As much as I like arts and crafts, creating my own Jeopardy board for an event is kind of a pain. If I do a good job, I can keep it for another event, but that then takes up some of our limited storage space.
So when I got the idea for a Jeopardy event for my teens, I did what most of my generation does. I googled.
Happily enough, I found Factile, a website that takes a great deal of pain from the process. While they do have relatively inexpensive options that offer a good deal more features, I have had no problems with making the free version work for my purposes. You can have three games saved at a time, which is normally plenty for me. If you’re a bigger library it might be worth it to get a paid account or have multiple free accounts, but normally two – three rounds makes for a nice length for an event.
Making an account is pretty straight forward, after which you’ll get the option to start making your boards:
As your account will be new, you won’t have any old games saved. To get one started, go to the New Game button.
You will be prompted to fill in a custom URL, and name your board. You can also just have it create a random URL as you’re probably just going to be accessing it directly from your account.
On the paid versions you can upload a file, but I make up my questions and answers in Word and just copy and paste them in. Click the three dots at the top of the question you want to edit.
Input the information, then repeat for the rest of the questions and answers you wish to include. If you don’t want all five rows, don’t fill out the bottom row. If you don’t want all six columns, leave the last column blank.
Factile has a very user friendly interface, in my opinion, so the only time sink will be coming up with the questions and answers you want to use. Try to keep in mind what information your teens might have access to. Sometimes the difficulty of the question isn’t the content, but how likely it is the teen has come across that content. If your category is fantasy books, for instance, a question about The Lord of the Rings will be easier than one about Susan Cooper’s The Dark is Rising Sequence. For instance, you might ask: “These three hobbits accompanied Frodo on his quest.” Don’t go too obscure for the questions either – you want people to have fun and have a chance. Only get obscure if you know you’ll have a lot of serious geeks playing. A question on the latter series I mentioned might look like, “Will is the last member of this ancient society.” If you’ve read the series, it hopefully isn’t too hard to remember that he is an Old One.
This, of course, doesn’t prevent you from putting trick questions in. But try to keep them on the level of, “Oh shoot, I got those mixed up!” not, “How am I supposed to know that?!” If you’re going with a book theme, it’s always fun to put a Books vs. Movies category in, and see if players can keep their facts straight between what happened in one versus the other.
And try to phrase your questions as statements. It’s a little tricky to get the hang of, but once you get the feel for it it isn’t too hard. Sometimes I’ll just put down the questions first, and go back and worry about the wording later. It’s up to you to decide how much you want to enforce answers in the form of questions. If this is their first time, perhaps go a little easier on them.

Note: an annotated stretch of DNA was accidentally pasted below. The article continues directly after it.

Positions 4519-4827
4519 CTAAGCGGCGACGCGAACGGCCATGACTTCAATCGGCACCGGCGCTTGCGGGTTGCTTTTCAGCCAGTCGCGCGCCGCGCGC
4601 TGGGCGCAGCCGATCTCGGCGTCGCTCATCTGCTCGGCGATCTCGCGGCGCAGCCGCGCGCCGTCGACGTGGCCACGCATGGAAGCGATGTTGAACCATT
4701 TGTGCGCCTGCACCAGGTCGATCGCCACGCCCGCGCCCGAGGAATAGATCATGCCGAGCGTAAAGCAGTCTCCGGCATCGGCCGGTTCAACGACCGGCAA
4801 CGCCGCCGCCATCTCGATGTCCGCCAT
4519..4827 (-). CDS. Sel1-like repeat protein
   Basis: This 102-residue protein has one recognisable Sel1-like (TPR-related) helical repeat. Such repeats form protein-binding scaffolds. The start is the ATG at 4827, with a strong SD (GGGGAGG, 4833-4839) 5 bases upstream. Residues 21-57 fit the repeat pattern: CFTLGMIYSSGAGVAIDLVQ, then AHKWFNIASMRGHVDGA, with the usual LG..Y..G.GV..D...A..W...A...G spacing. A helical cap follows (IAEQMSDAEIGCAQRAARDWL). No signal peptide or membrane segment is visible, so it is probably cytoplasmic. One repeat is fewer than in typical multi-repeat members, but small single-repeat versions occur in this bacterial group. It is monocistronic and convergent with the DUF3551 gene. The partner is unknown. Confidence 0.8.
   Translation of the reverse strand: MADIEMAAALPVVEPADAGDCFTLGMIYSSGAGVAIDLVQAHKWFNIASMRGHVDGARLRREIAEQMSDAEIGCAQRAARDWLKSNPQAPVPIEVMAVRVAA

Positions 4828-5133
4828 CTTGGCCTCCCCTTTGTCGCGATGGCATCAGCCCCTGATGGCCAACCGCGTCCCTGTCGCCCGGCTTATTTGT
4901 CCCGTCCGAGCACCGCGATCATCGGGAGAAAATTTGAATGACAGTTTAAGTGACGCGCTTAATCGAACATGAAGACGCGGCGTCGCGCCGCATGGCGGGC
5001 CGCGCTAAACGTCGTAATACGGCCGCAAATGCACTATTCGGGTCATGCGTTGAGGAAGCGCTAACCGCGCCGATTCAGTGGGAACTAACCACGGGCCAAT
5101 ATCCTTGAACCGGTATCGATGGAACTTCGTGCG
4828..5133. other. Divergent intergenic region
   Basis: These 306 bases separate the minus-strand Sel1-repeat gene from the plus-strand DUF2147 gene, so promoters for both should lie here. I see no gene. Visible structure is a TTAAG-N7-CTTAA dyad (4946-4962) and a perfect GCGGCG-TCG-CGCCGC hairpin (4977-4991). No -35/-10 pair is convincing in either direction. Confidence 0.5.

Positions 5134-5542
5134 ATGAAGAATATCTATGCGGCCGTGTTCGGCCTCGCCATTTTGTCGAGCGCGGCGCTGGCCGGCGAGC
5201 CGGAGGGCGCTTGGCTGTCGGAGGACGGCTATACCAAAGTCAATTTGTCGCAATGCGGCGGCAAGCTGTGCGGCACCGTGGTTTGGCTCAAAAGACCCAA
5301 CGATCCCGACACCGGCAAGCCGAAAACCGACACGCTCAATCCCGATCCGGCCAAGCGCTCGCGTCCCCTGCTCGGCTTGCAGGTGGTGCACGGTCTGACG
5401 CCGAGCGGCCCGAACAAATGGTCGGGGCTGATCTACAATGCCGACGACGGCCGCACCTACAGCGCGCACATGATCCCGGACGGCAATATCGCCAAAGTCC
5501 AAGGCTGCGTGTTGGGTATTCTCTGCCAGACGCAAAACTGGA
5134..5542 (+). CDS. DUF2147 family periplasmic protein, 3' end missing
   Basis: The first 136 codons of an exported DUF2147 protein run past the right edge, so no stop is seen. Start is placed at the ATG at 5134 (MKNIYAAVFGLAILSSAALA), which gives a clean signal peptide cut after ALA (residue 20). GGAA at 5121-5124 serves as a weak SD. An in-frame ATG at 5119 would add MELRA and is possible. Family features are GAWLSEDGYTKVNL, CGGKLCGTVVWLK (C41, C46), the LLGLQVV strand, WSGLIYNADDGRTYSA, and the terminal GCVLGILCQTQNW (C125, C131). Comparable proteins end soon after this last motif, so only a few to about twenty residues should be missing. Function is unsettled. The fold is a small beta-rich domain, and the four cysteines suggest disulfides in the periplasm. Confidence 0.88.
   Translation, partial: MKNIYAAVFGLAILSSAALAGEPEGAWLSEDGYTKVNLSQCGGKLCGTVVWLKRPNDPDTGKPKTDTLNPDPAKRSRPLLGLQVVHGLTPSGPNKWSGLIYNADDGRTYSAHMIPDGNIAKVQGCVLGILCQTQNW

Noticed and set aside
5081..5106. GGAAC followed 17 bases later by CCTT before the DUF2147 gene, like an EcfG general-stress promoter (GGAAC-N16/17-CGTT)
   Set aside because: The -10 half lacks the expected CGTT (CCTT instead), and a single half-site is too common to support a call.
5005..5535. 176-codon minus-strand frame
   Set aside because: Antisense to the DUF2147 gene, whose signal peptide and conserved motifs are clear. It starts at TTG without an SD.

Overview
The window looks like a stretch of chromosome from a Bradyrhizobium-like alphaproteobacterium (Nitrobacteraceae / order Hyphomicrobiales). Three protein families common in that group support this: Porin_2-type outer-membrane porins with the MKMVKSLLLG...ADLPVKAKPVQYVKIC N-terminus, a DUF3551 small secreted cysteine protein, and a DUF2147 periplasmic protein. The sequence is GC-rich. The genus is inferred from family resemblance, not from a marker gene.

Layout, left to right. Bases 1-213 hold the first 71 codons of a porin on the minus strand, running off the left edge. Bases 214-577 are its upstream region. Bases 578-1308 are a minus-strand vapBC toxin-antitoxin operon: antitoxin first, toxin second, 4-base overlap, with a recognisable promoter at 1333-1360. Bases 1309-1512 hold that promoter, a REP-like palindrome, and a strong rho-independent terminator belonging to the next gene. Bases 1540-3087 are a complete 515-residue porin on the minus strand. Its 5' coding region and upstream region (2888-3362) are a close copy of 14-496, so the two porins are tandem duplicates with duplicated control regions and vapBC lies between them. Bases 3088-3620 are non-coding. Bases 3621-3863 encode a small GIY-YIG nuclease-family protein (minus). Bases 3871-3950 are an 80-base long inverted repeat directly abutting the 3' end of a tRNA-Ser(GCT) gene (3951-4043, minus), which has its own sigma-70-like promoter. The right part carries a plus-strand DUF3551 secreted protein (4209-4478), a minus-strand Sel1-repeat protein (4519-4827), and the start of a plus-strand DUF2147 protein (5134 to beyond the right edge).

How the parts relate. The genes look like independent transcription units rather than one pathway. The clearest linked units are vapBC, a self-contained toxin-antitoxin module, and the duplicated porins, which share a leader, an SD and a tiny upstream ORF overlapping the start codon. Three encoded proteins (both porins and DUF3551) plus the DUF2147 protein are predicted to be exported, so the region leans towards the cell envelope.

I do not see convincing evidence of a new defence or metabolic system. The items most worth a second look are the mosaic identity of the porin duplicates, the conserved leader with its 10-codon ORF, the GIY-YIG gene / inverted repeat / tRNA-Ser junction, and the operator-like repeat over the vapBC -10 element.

When it comes to playing, things are pretty simple as well. If you have buzzers, use those, but raising hands works just as well. Make sure everyone knows what’s expected from them upfront. It can also help to have someone assigned to watching the players to ensure that right one is picked to make the first attempt. You can manage it by yourself, but if you have a helper it makes things easier. Make sure you have all your answers available to the questions. You might think you’ll remember them all, but don’t count on it.
Have either a projector, a TV hooked up to a laptop, or a smart board so everyone can see the board easily, and hit play on the right game. This will come up:
There are other options, but with the free version just select Play Now. Next will be a screen asking how many players will be playing. I recommend no more than four, unless you have that second person with you to watch or listen for who’s fastest to volunteer. After that, they can select avatars:
For your own sanity, I highly recommend taking the time to edit the avatars to each player’s name. Use the edit icon at the top right of the avatar. Once you’ve selected everyone’s avatars, one last confirmation screen will pop up. Hit start game and go! This is what it will look like:
Select the first question in the first column. It will pop up like this:
Players will have 30 seconds to answer or give up. Feel free to read the question aloud with your best Alec Trebek impression. As you can see, there is an option to skip waiting and go straight to seeing the answer below the count at the top right. If someone gets it right, just click the green check mark. If you make a mistake, there are plus and minus icons that let you adjust their total points.
Then just keep playing from there! As long as you’ve kept the questions and answers reasonable, it’s a pretty easy and fun event. It’s also a lot easier than manually trying to keep up with scores or physically designing a game board. You can figure out how and if they get prizes for answering (we let them play for prize tickets), but you could even just grab a couple of bags of Hershey’s Kisses or other individually wrapped candies and let them play for those as well. Whatever suits your budget and your theme!
Hope you have fun!